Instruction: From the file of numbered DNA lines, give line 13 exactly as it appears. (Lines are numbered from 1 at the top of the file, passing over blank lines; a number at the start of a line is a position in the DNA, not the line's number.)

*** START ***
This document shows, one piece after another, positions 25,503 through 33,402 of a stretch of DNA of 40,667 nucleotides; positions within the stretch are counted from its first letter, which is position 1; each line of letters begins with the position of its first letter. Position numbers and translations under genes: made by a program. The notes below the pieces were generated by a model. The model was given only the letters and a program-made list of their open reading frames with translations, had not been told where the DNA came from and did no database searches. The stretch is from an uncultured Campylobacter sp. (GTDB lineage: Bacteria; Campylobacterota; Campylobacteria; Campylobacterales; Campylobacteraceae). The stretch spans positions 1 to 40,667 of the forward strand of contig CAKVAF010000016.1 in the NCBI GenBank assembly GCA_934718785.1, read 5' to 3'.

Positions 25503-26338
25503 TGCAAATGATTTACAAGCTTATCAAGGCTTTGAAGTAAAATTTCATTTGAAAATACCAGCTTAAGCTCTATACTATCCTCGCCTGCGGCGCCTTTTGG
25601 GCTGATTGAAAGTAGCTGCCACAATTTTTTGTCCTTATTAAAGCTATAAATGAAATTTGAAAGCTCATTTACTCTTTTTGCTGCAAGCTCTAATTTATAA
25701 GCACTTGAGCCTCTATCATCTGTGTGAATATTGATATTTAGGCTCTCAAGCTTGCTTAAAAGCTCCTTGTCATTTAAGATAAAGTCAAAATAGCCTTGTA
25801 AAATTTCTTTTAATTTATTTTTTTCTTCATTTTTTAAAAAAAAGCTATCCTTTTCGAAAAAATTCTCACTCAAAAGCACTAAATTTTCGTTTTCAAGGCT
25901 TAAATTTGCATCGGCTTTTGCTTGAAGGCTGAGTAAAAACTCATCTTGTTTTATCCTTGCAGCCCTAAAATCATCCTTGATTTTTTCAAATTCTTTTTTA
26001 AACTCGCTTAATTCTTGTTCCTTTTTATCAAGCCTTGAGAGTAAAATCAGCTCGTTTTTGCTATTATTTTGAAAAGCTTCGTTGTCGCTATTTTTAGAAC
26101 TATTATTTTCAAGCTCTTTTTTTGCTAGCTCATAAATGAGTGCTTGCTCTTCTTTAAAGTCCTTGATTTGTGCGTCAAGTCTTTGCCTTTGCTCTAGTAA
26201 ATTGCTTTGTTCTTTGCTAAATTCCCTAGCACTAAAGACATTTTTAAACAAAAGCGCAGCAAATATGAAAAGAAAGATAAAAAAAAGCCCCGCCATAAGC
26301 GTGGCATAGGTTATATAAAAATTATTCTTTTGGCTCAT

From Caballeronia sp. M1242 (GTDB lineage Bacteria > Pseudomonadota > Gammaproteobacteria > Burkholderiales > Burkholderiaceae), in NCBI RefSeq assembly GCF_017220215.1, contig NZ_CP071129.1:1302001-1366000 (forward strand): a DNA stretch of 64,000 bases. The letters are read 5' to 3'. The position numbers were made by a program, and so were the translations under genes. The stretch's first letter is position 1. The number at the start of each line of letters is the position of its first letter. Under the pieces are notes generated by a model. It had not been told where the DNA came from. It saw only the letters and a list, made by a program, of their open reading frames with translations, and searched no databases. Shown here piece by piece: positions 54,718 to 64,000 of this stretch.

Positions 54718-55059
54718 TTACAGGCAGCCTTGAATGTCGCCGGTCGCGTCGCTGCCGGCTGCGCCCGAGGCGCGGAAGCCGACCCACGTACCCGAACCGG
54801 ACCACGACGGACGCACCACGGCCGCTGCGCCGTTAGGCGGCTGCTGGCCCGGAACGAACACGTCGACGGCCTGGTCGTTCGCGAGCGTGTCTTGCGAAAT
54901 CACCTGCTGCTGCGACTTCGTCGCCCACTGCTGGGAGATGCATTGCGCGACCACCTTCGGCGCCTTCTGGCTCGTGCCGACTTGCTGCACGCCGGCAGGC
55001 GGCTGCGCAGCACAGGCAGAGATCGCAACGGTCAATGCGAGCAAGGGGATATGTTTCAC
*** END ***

Positions 54718-55059